Cost Effectiveness of Different Strategies for Detecting Cirrhosis in Patients With Nonalcoholic Fatty Liver Disease Based on United States Health Care System

Eduardo Vilar-Gomez, Zhouyang Lou, Nan Kong, Raj Vuppalanchi, Thomas F. Imperiale, Naga Chalasani

Research output: Contribution to journalArticlepeer-review

Abstract

Background & Aims: Several strategies are available for detecting cirrhosis in patients with nonalcoholic fatty liver disease (NAFLD), but their cost effectiveness is not clear. We developed a decision model to quantify the accuracy and costs of 9 single or combination strategies, including 3 noninvasive tests (fibrosis-4 [FIB-4], vibration-controlled transient elastography [VCTE], and magnetic resonance elastography [MRE]) and liver biopsy, for the detection of cirrhosis in patients with NAFLD. Methods: Data on the diagnostic accuracy, costs, adverse events, and cirrhosis outcomes over a 5-year period were obtained from publications. The diagnostic accuracy, per-patient cost per correct diagnosis of cirrhosis, and incremental cost-effectiveness ratios (ICERs) were calculated for each strategy for base cirrhosis prevalence values of 0.27%, 2%, and 4%. Results: The combination of the FIB-4 and VCTE identified patients with cirrhosis in NAFLD populations with a 0.27%, 2%, and 4% prevalence of cirrhosis with the lowest cost per person ($401, $690, and $1024, respectively) and highest diagnostic accuracy (89.3%, 88.5%, and 87.5% respectively). The combination of FIB-4 and MRE ranked second in cost per person ($491, $781, and $1114, respectively) and diagnostic accuracy (92.4%, 91.6%, 90.6%, respectively). Compared with the combination of FIB-4 and VCTE (least costly), the ICERs were lower for the combination of FIB-4 and MRE ($2864, $2918, and $2921) than the combination of FIB-4 and liver biopsy ($4454, $5156, and $5956) at the cirrhosis prevalence values tested. When the goal was to avoid liver biopsy, FIB-4 + VCTE and FIB-4 + MRE had similar diagnostic accuracies, ranging from 87.5% to 89.3% and 90.6% to 92.4% for a cirrhosis diagnosis, respectively, although FIB-4 + MRE had a slightly higher cost. Conclusions: In our cost-effectiveness analysis based on the US health care system, we found that results from FIB-4, followed by either VCTE, MRE, or liver biopsy, detect cirrhosis in patients with NAFLD with a high level of accuracy and low cost. Compared with FIB-4 + VCTE, which was the least costly strategy, FIB-4 + MRE had a lower ICER than FIB-4 + LB.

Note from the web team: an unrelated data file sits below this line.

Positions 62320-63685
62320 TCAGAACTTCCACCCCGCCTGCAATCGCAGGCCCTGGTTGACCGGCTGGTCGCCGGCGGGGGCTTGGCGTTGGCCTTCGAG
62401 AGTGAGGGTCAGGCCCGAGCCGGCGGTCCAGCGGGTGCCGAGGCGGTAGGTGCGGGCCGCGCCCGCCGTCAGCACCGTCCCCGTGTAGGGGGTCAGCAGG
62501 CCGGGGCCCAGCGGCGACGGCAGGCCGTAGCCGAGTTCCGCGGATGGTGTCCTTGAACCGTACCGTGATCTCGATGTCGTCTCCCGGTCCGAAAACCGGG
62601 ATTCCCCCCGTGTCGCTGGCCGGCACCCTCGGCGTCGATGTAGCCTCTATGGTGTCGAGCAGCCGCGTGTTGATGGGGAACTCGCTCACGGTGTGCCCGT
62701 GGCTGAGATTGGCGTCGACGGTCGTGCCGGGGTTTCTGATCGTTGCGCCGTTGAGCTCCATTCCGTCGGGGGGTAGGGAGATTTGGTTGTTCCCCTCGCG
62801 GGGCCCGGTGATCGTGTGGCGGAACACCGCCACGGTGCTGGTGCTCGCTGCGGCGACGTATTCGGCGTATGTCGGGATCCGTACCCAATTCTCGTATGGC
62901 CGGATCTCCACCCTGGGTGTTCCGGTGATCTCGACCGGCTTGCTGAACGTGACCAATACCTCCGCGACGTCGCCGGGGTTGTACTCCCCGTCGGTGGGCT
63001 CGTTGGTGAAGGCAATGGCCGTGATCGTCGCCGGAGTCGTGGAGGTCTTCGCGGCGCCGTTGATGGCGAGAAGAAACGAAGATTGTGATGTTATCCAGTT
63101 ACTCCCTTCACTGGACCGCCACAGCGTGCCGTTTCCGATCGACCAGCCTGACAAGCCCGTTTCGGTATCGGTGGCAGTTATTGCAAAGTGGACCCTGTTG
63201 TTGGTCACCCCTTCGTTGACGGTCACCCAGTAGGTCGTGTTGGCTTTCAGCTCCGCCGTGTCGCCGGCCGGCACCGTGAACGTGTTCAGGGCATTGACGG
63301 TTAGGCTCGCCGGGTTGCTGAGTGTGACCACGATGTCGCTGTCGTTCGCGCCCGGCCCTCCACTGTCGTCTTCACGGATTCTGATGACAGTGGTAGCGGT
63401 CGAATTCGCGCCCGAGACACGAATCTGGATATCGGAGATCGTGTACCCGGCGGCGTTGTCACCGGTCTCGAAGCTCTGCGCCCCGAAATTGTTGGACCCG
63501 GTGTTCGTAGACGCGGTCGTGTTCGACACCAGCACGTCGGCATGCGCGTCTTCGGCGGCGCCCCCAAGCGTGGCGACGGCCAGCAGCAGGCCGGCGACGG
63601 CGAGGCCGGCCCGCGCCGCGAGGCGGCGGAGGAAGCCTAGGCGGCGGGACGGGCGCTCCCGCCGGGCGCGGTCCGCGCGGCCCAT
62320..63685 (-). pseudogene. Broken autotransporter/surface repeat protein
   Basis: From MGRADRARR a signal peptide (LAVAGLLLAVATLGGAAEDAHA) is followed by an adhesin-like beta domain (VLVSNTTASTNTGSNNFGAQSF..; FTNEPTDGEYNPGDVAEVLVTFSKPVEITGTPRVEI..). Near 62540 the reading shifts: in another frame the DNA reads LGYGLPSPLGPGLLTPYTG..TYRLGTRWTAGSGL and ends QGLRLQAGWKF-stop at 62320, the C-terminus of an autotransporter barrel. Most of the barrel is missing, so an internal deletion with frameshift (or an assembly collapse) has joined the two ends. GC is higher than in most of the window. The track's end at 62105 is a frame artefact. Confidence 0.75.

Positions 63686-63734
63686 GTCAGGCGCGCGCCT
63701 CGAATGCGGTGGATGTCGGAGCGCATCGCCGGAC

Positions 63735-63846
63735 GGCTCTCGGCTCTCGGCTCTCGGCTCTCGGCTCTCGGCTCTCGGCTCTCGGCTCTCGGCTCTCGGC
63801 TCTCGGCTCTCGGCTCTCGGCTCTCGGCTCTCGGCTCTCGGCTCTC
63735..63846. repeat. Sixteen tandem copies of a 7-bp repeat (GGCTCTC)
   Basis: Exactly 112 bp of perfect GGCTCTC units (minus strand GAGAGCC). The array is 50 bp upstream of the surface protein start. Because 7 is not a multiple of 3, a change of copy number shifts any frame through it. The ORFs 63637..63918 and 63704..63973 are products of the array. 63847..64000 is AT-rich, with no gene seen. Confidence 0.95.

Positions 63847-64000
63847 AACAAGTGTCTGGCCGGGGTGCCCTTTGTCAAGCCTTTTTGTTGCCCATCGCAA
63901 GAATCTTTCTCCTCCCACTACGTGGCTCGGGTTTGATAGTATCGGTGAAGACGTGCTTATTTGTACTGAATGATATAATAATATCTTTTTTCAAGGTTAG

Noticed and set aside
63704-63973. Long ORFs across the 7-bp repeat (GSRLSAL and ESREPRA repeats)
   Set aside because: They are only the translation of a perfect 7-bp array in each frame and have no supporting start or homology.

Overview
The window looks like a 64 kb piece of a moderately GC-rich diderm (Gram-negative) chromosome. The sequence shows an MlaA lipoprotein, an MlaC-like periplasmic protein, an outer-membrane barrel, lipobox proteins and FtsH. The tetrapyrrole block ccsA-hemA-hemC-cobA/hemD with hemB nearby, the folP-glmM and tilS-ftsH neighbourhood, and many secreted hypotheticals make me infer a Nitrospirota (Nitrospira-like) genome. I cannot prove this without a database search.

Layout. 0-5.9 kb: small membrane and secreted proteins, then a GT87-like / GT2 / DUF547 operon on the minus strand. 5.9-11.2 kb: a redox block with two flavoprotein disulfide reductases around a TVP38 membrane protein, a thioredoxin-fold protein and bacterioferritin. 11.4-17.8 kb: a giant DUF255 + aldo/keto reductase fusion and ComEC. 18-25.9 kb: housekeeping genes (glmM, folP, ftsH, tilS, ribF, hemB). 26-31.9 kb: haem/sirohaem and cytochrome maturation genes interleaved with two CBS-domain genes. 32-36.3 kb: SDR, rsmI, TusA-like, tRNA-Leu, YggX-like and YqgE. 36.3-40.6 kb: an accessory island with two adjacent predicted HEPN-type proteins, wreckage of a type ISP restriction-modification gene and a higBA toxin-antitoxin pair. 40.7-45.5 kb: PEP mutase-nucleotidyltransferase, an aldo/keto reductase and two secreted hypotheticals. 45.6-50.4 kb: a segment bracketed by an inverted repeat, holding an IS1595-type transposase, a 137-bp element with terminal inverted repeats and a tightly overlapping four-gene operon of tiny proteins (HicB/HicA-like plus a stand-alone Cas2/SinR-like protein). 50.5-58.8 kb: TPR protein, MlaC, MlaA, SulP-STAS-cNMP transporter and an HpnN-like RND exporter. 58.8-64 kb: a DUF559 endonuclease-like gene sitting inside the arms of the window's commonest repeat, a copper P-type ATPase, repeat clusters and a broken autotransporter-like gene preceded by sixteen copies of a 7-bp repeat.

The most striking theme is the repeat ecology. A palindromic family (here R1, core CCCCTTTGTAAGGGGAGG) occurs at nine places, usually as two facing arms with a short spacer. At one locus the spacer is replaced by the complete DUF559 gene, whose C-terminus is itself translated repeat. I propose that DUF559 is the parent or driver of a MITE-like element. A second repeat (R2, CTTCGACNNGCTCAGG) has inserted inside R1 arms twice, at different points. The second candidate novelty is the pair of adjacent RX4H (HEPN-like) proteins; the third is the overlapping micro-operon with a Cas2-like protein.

Original languageEnglish (US)
Pages (from-to)2305-2314.e12
JournalClinical Gastroenterology and Hepatology
Volume18
Issue number10
DOIs
StatePublished - Sep 2020

Keywords

  • Biomarker
  • Comparison
  • Expense
  • Imaging
  • Sensitivity

ASJC Scopus subject areas

  • Hepatology
  • Gastroenterology

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